The Warning #9, titled “Smoke Guillotine,” is published Image Comics, written and illustrated by Edward LaRoche, with, colors from Brad Simpson, and letters by Jaymes Reed. In the prior issue, the Two-Six squad went face to face with the Red Machine, a towering being that visually looks part machine, part sentient alien life, and part demon that has crawled up from the wretches of Hell itself. The military unit were up against the worst odds, as the Red Machine continued to resist the barrage of attacks.
The Warning #9 picks up immediately after the events from issue eight and additionally, the pace is almost identical to the previous issue as well. The issue is high tempo, with loud action, and maximum impact visuals. Talking about the visuals and energy of this comic has become a very common theme in my reviews for the series. I have lauded all kinds of praise for LaRoche. When you read this comic, it’s hard not to just stare in admiration at the details that are captured on the page. Especially when you factor in that LaRoche is trying to visually tell a story between a group of cybernetically advanced Earth-born soldiers, fighting against a race of alien invaders that look like they’ve just crawled out of your nightmares.
In The Warning #9, the Red Machine continues to fight on, as the Two-Six squadron slowly dwindles in numbers. Luckily for them, the cavalry has arrived in the form of Jackknife, one of the four super soldiers deployed by the US government. It’s unclear what her abilities are since this is the first time we’ve met her for any length of time. The objective for her visit is clear, get the Red Machine away from the decimated Two Six squad.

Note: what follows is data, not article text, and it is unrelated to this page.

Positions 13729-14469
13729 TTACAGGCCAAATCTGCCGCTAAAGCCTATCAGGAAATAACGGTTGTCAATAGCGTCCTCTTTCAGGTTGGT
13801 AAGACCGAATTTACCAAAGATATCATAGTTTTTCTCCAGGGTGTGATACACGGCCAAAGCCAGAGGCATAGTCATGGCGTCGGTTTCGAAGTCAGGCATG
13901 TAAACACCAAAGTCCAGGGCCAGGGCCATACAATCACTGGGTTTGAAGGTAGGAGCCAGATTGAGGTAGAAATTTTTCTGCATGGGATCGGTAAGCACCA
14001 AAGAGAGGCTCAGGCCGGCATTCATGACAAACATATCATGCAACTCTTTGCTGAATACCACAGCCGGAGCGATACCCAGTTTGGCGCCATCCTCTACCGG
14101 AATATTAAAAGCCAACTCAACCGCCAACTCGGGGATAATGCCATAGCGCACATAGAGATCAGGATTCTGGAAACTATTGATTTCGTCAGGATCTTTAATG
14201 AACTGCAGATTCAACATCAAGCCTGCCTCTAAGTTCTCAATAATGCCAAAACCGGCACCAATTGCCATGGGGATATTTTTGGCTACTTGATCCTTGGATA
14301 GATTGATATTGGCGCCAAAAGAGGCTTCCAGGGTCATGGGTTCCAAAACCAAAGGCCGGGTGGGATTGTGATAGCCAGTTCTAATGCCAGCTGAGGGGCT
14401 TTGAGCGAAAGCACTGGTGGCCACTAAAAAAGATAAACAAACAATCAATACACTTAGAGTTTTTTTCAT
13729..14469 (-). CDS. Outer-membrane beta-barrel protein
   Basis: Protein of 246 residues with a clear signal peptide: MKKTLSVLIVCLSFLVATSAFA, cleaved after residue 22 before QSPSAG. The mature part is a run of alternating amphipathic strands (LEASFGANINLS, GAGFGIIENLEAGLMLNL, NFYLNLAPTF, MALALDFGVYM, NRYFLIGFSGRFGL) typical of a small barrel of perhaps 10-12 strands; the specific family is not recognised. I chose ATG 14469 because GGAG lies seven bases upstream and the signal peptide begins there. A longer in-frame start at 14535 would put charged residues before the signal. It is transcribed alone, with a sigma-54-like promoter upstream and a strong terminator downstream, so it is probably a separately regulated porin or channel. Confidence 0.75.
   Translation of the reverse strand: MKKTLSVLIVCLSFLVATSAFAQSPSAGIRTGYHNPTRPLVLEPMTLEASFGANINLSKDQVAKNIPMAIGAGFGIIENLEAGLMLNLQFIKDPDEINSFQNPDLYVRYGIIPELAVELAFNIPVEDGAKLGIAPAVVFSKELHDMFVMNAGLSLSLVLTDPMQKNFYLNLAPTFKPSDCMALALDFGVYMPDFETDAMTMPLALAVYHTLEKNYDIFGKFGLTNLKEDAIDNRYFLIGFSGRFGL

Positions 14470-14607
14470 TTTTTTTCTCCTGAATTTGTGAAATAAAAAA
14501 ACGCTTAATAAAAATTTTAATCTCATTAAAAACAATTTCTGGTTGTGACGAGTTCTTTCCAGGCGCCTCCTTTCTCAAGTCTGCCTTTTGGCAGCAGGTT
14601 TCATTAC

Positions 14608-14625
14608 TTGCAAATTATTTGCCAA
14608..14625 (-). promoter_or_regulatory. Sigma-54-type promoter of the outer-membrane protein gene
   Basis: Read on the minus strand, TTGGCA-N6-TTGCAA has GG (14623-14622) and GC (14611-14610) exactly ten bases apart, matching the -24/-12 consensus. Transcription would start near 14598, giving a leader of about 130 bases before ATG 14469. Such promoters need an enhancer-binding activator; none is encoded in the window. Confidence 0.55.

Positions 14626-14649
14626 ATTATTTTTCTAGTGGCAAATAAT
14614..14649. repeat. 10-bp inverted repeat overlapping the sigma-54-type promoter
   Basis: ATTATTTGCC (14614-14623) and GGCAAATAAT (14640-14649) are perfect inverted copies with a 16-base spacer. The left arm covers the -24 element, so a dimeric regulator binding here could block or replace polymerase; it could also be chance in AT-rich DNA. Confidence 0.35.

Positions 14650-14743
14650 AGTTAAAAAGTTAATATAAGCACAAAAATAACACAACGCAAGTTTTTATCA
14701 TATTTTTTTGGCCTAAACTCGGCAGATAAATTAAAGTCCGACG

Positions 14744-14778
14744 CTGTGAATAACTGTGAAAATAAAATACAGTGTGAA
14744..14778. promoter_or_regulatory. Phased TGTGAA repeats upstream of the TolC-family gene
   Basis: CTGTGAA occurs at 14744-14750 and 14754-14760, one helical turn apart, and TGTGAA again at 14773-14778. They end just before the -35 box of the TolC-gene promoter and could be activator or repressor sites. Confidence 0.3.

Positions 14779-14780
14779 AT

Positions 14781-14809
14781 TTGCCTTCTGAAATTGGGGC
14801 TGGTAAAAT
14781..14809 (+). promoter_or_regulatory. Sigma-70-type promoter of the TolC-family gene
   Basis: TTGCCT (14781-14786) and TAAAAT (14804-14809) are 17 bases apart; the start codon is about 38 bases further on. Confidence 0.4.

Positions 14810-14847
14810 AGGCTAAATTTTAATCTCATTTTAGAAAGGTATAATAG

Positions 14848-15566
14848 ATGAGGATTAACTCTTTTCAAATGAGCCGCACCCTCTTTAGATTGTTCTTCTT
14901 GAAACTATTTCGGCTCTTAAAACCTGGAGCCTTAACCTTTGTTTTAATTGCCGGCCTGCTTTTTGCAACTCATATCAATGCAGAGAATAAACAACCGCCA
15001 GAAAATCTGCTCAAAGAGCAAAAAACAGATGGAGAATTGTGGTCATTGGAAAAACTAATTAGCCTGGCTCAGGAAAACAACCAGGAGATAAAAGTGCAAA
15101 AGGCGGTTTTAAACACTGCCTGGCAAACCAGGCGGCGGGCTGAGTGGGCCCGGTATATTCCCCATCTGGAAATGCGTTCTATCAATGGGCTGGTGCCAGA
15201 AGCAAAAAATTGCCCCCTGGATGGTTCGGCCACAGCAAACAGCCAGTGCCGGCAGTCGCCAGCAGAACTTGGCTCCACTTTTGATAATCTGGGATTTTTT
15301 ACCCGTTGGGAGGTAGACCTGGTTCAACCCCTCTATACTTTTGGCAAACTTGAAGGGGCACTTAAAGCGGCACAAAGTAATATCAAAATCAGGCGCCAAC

You can feel the palpable tension within this issue. There is a sense of urgency and a grand threat. And for the first half of the comic, it’s only really conveyed via the art and colors, respectively provided by LaRoche, and Simpson. These two creators work so well together and it’s hard to imagine these illustrations with another colorist. They have continued to show us a story with visuals alone and it works.
While I have had my criticisms of the lack of dialogue during this series, The Warning #9 has struck the perfect balance with imagery and dialogue. The majority of the first half of the comic is all focused on Jackknife and her duel with the red beast (as pictured above). The second half of the story, on the contrary, has a lot of more communication between the characters that we’ve been less privileged to see. There are interactions between the high command of the military, the regrouping of the soldiers on the field of battle, and lastly, the disclosure of information between the two aliens first introduced in The Warning #7. It’s hard to say whether LaRoche has specifically designed the story to naturally arc with a lack of narrative, or if he’s been adapting as he goes, but there’s something rewarding in finally getting what I’ve been asking after for the last few issues.
This is the first time, since the first issue, I would say that Reed has had to really work with some deeper product, weaving the lettering into the story. He achieves that and provides some great work, especially in the meetings between Prin Salu and her adviser Narrowmeer. The dark background with the white lettering reflects the sinister look of the invading species and their harsh tone that’s reinforced through their dialogue. Overall, it really works well.
The final scene in this issue is stunning. The colors from Simpson are just stupendous, and I’ve gone back to just look at this page and admire the level of work put into it. Based on that scene alone, I highly recommend you go pick up this issue right away. The Warning #9 is my favorite in the series so far and well deserving of the praise I have given it.
The Warning #9 is available now wherever comics are sold.
The Warning #9
I highly recommend you go pick up this issue right away. The Warning #9 is my favorite in the series so far and well deserving of the praise I have given it.